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Stonehenge

Stonehenge

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Course Summary

When was Stonehenge built? Who built it? How was it built? Why was it built? Answers cannot be promised to all of these, but we can get better at asking the questions and work towards solutions. We can look at how people have responded to Stonehenge. Most of all we can begin to think about what Stonehenge means to us.
This MOOC is offered by The University of Buckingham (UK), which is supporting the Blick Mead Stonehenge archaeological dig (project leader Professor David Jacques). The University’s Stonehenge speciality is reflected in an MA by research (taught in London) on archaeology and Stonehenge.
Your MOOC tutor is Professor Graeme Davis, University of Buckingham, who combines enthusiasm for archaeology and Stonehenge with subject speciality in the humanities and linguistics.

What do I learn?


To understand present archaeological thinking about Stonehenge.
To evaluate responses to Stonehenge in art, literature, music, architecture and culture.
To consider your own response to Stonehenge and reflect through a Journal.


Additionally students have an opportunity to develop a connection with the University of Buckingham. We want to get to know you!

What do I need too know?

No entry requirements. This MOOC is open to all. The materials are a spur to your own investigation and can be studied at a variety of academic levels. Students whose first language is not English are welcome to this MOOC, and may find particularly useful the work on Stonehenge as a part of British culture.

Course Structure

Chapter 1: Stonehenge: Landscape and Context

Stonehenge as a landscape of prehistoric sites. The chronological context: the Mesolithic, the Neolithic and the building of the Stonehenge.

Chapter 2: The Stonehenge Questions

The big Stonehenge questions: When? By whom? How? and Why? The wider context of the Stonehenge Landscape.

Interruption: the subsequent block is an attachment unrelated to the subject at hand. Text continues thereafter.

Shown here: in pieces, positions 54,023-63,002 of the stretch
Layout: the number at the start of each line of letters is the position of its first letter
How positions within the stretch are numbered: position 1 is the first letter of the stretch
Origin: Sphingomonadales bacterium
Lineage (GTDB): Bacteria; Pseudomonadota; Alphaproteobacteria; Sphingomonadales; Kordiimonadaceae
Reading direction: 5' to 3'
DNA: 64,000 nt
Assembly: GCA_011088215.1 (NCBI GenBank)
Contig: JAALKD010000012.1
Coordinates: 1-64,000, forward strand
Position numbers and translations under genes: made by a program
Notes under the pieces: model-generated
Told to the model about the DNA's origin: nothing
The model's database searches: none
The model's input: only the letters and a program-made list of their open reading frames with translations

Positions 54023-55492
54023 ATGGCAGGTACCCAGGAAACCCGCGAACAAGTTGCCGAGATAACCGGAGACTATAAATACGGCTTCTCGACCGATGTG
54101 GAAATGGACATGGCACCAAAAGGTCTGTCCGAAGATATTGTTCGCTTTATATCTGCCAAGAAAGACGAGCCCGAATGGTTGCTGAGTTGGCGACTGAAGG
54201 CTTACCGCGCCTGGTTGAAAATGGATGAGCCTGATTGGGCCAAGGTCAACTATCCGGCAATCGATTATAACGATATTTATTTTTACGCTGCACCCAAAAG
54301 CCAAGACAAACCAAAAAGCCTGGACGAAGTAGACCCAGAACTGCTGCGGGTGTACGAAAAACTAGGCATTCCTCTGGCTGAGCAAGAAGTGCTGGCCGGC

Chapter 3: Historians and Archaeologists

Reactions to Stonehenge from Geoffrey of Monmouth through the antiquarian tradition to the modern archaeological response.

Chapter 4: Cultural Contexts

Stonehenge in fiction, poetry, music, art and popular culture.

Chapter 5: Stonehenge Today

Stonehenge as a cultural icon, emblem of Britain, World Heritage site and sacred space.
Blick Mead as the cradle of Stonehenge.


Throughout the emphasis is on your response. This course looks at the archaeological response, at responses through history, and the cultural responses.
On completion students are offered a Statement of Participation.


Workload

Workload can be varied to suit individuals. A guide is to look at the MOOC over five weeks at a chapter a week, and allow around two hours per week. However there are many additional ideas presented for you to use in exploring Stonehenge, including reading novels and listening to symphonies. Maybe you will want to visit Stonehenge, or talk with us about visiting our Blick Mead dig. Maybe you will want to compare Stonehenge with a monument in your vicinity. Of course, students who want to skim the materials can do just this. These materials are a jumping off point for you to explore what Stonehenge means to you.
ENROLL IN COURSE LINK: iversity.org/en/courses/stonehen...-2016

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Course Summary When was Stonehenge built? Who built it? How was it built? Why was it built? Answers cannot be promised to all of the


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